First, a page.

A Bolder Boulder
The Colorado city's citizens are going along with a "carbon tax" to control greenhouse gases that affect the climate. No doubt the new U.S....
The Colorado city's citizens are going along with a "carbon tax" to control greenhouse gases that affect the climate.
No doubt the new U.S. Congress is looking to California and other big states for guidance on slowing down global climate change. But congressional leaders would also be wise to pay attention to what 21,000 voters in Boulder, Colorado, decided at the polls last November.
By a 60 percent margin, Boulder residents adopted a ballot measure imposing a "carbon tax" -- on their own monthly electricity bills -- to help control greenhouse gases blamed for raising atmospheric temperatures. They made Boulder the nation's first government to tax electric power generated from fossil fuels that emit carbon dioxide to the atmosphere. Of course, Boulder, a trendy college town of 92,000 that's home to the National Center for Atmospheric Research, as well as the University of Colorado, has long been known as one of the West's elite centers for environmental activism.
Still, like many American communities, Boulder gets most of its base-load electricity from coal-fired powerplants. The ballot outcome challenges the prevalent political view that Americans are unwilling to accept higher energy costs, even through taxes designed to deter environmental calamity.
Since the 1970s oil shortages, economists have been arguing that taxing carbon emissions would be the most direct and efficient way for governments to deter the country's destructive dependence on dirty and depletable fossil fuels. In 1975, however, the U.S. House of Representatives defeated, in a stunning 345 to 72 vote, Democratic leaders' proposal for a 23 cent per gallon federal gasoline tax to discourage the nation's reliance on imported crude. Two decades later, a number of House Democrats sacrificed their seats by voting for a BTU tax that President Clinton subsequently abandoned.
The global environment, and the country's energy resources, just might be in better shape today if Congress had gone along with those proposals. Instead, several states are sticking to a regulatory "cap and trade" model, which means that their climate-change policies are built around curtailing auto tailpipe emissions and directing electric utilities to buy power from clean-coal technologies, wind, biomass and other alternative resources. No doubt that's an easier political sell, but economists say there are bound to be costs, in both jobs and economic efficiency, as governments try picking winners and losers the way Congress did in its subsidy-laden 2005 energy legislation.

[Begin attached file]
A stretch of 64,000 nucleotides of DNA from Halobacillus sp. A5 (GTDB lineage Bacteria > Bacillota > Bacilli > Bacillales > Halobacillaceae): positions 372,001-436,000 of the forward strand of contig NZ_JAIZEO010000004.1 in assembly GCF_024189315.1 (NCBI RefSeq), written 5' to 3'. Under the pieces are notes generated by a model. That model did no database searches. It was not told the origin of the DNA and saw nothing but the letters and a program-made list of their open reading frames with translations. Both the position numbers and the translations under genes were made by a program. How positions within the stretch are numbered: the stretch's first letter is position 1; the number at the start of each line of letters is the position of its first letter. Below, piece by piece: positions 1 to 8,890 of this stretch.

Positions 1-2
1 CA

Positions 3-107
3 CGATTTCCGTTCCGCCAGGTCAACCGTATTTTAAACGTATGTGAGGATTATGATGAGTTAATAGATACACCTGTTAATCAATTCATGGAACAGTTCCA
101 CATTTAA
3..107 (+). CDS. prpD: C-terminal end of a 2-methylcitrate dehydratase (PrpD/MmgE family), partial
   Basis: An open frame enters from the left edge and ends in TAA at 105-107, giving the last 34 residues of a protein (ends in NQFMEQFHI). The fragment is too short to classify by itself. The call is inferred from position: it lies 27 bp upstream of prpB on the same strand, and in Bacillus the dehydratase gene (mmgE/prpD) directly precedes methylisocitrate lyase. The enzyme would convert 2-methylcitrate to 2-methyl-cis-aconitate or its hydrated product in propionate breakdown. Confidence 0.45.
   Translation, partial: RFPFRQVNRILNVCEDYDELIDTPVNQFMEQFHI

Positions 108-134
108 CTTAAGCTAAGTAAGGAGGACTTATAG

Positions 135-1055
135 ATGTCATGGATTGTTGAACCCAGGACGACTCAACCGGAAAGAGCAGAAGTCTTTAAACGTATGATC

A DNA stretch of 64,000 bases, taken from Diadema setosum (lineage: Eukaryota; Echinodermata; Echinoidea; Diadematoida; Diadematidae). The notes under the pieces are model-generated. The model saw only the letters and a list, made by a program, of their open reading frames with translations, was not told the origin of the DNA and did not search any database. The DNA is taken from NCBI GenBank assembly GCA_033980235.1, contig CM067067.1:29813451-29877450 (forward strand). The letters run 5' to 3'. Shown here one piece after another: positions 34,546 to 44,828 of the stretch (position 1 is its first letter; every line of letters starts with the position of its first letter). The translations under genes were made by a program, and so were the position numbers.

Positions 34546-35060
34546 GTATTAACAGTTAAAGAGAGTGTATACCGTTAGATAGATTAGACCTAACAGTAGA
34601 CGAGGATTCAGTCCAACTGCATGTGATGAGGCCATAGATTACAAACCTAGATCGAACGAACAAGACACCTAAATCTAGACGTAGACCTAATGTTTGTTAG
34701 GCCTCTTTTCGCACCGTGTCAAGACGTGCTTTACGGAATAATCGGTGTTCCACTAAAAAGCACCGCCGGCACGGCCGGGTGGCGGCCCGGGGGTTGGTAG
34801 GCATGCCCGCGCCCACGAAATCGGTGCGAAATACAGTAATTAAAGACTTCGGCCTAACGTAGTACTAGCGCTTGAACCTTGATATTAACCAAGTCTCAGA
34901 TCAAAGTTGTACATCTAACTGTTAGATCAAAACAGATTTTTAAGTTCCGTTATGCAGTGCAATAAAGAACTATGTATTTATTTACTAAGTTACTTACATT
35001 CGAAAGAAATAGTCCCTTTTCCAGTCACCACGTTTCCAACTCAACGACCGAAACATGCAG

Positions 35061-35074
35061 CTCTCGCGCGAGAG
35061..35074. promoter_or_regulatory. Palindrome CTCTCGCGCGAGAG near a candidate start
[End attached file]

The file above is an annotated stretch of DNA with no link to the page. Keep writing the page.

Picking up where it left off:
Strictly speaking, Boulder's self-imposed carbon levy follows the same approach. It isn't a direct tax on carbon emissions. Rather, it's the equivalent of the "systems benefit charge" that many state public utility commissions apply to electricity bills to fund conservation and alternative resources. Colorado doesn't impose such a surcharge, so Boulder designed its own to raise $1 million per year to pay for a municipal climate action plan to cut the city's carbon dioxide discharges back to 1990 levels. Mayor Mark Ruzzin says Boulder officials labeled the proposal a carbon tax because "we were looking for a moniker that would attract people's attention."
Starting this April, Boulder's electric utility will add a tax costing a Boulder household another $1.33 per month on average and a business an additional $3.80. "It's not a punitive measure intended to penalize residents for buying fossil energy," the mayor adds. "That would have turned off some voters. Taxes have always been enough of a challenge to pass, even in Boulder."
Taxing energy enough to discourage consumption would be even less popular with my Montana neighbors who can't afford to replace an old Ford pickup or Chevy Impala with a hybrid Toyota Prius. But Europeans long ago learned to live with higher energy prices and taxes, and the British are considering stiff carbon taxes to help meet that nation's Kyoto obligations. Former Vice President Al Gore has endorsed a trade-off: taxing carbon emissions but offsetting the toll on Americans' pocketbooks by repealing onerous federal payroll taxes.
That grand political bargain would require the federal government to take charge. California's complex global-warming initiative demonstrates the public is ready to deal with climate change. It remains to be seen whether state governments follow through, especially if residents start losing jobs and wealth without significant environmental gains, or if China and other nations begin burning their own ample coal resources. No states are likely to volunteer as laboratories for taxing fossil fuels enough to bring environmental costs into the reckoning. But maybe Boulder voters have given national leaders a hint that Americans could be persuaded to pay more for energy if that prevents drastic global consequences.